POCSO Act General Principle
The 2012 Protection of Children from Sexual Offences Act included 12 fundamental concepts. All parties, including the state governments, child welfare committees, the Special Courts, and the Police, must abide by these. The following is a list of these 12 guiding concepts;
- Best Interest of the Child: The child’s holistic growth is the most important aspect of the procedure.
- Right to Life and Survival: The child shall be protected from all forms of psychological, physical, emotional, and mental harm in the most effective way possible.
- The right to be shielded from discrimination: Discrimination on any basis shall not accompany the administration of justice. It needs to be clear.
- Right to be treated with respect and compassion: Under the terms of the POCSO Act, victims must be given careful consideration at all times.
- Right to information: Children who are witnesses or victims of crimes should be given a full explanation of the legal process.
- Right to specific preventative measures: Because it’s more likely for abused children to experience abuse again than it is for them not, and because prevention is preferable to treatment, this act took preventive measures very seriously.
- The right to competent assistance: The legal system may be traumatic for a person in many ways, which is why many crimes go undetected since the emotional and financial costs are frequently too significant. Because of this, the statute includes legal, medical, counselling, psychological, and economic provisions.
- Children have the following rights: The right to be heard and to express opinions and concerns them.
- Right to be safeguarded from hardship during the justice process: When a kid is involved in the legal system, there is a very real secondary victimisation that takes place. We want to minimise this.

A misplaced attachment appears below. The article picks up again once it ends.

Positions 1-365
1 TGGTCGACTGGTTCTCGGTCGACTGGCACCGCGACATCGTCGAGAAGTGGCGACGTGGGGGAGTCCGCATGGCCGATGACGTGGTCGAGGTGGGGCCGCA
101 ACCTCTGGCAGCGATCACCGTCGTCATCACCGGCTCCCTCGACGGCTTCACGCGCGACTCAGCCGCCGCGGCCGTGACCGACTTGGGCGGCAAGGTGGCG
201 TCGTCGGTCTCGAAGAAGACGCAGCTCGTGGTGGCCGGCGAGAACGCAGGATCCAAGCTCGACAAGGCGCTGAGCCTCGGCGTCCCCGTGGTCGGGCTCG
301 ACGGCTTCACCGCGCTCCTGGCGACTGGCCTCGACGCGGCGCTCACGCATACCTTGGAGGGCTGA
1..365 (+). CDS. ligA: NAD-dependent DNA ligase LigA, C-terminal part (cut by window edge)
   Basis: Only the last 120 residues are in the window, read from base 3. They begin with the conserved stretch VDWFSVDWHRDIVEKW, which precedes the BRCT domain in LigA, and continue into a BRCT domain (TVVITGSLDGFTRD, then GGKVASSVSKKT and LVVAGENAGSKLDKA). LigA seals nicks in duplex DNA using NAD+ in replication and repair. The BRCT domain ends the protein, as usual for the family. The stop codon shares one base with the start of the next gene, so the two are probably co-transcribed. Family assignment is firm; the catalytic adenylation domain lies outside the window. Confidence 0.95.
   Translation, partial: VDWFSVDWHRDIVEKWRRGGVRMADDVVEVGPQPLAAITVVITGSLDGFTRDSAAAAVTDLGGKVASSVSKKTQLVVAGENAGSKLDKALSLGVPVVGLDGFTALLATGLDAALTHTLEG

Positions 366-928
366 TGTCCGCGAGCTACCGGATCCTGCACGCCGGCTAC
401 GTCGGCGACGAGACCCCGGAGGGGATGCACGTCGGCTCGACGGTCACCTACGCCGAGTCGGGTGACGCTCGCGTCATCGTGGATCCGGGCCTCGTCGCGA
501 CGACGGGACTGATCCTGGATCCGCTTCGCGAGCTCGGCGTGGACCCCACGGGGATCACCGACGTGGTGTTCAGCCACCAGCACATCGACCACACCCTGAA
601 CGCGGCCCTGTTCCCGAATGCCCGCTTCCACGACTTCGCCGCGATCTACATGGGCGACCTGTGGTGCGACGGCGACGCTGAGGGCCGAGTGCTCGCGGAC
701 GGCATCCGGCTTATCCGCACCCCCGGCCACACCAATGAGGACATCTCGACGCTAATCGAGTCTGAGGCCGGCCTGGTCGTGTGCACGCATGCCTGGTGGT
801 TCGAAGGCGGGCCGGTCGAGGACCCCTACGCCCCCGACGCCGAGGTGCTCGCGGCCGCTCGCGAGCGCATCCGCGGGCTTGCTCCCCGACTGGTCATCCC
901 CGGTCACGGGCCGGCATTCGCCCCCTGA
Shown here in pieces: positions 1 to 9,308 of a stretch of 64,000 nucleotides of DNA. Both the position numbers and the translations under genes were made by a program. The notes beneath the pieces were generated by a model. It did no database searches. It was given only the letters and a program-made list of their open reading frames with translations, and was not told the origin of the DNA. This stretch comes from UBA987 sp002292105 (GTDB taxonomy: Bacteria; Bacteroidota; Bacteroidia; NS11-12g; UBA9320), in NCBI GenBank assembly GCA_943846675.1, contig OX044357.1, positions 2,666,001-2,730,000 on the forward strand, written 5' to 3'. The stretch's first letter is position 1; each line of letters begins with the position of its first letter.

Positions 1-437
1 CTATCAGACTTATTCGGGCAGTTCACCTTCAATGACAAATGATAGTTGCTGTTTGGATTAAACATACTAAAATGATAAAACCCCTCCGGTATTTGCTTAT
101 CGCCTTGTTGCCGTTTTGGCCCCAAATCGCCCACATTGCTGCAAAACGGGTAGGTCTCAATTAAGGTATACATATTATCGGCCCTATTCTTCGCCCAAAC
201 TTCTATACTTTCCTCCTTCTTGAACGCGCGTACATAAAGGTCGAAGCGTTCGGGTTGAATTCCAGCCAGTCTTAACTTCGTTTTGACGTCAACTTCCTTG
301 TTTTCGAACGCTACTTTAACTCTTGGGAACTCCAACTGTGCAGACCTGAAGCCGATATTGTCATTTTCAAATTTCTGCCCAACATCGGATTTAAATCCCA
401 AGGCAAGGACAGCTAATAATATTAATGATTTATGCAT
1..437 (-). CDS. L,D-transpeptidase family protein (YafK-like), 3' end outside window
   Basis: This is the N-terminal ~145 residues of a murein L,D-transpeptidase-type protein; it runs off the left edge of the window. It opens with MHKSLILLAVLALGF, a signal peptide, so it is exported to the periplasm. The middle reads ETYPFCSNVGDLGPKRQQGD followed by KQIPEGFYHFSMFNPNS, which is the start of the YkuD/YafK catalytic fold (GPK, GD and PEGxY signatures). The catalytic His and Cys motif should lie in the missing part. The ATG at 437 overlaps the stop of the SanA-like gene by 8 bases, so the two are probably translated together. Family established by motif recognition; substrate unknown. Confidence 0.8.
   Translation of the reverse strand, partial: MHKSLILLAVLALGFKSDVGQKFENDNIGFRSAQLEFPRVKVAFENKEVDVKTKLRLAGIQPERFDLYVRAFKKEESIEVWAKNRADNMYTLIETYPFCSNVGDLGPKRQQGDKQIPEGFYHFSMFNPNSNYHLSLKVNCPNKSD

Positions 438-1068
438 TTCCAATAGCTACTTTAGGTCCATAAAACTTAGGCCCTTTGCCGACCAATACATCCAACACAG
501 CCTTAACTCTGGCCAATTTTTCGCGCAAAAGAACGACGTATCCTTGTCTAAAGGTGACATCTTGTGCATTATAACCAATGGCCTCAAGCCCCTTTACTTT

- The POCSO Act of 2012 mandated that a child’s identity and privacy be secured at all phases of the trial, pre-trial, and post-trial because cases might become very public.
- Right to compensation: A child’s relief and rehabilitation must be reimbursed.
- Right to safety: Whether during or after a trial, the protection of children is essential.
POCSO Act Issues
Sexual assault is a multi-faceted problem. The problem of child sexual abuse gets even more complex. In more ways than one, it is harmful to the child. Along with other factors, it impacts their behaviour, physical health, and mental health. The spread of child abuse has multiplied with the development and accessibility of technology and the internet. Bullying, online harassment, and child pornography are recent issues.
Despite the POCSO Act’s rapid enactment in 2012, its implementation has been sluggish, failing to achieve its intended goal of safeguarding children from various forms of sexual assault. The following is a list of the causes;
- Conviction Rate: The POCSO legislation has a low conviction rate. Only roughly 32% of all reported cases reach the point of being convicted. Under this act, around 90% of patients are still open.
- Delay in Judicial Action: According to the Act, all cases must be concluded within a year of the crime’s reporting. A lengthy case like the Kathua Rape case took 16 months to conclude.
- Discrimination against Children: The rules only consider the biological age, not the mental age, when making assumptions. Consequently, there are numerous age-related difficulties.
Check out the linked article on the Constitution of India for UPSC!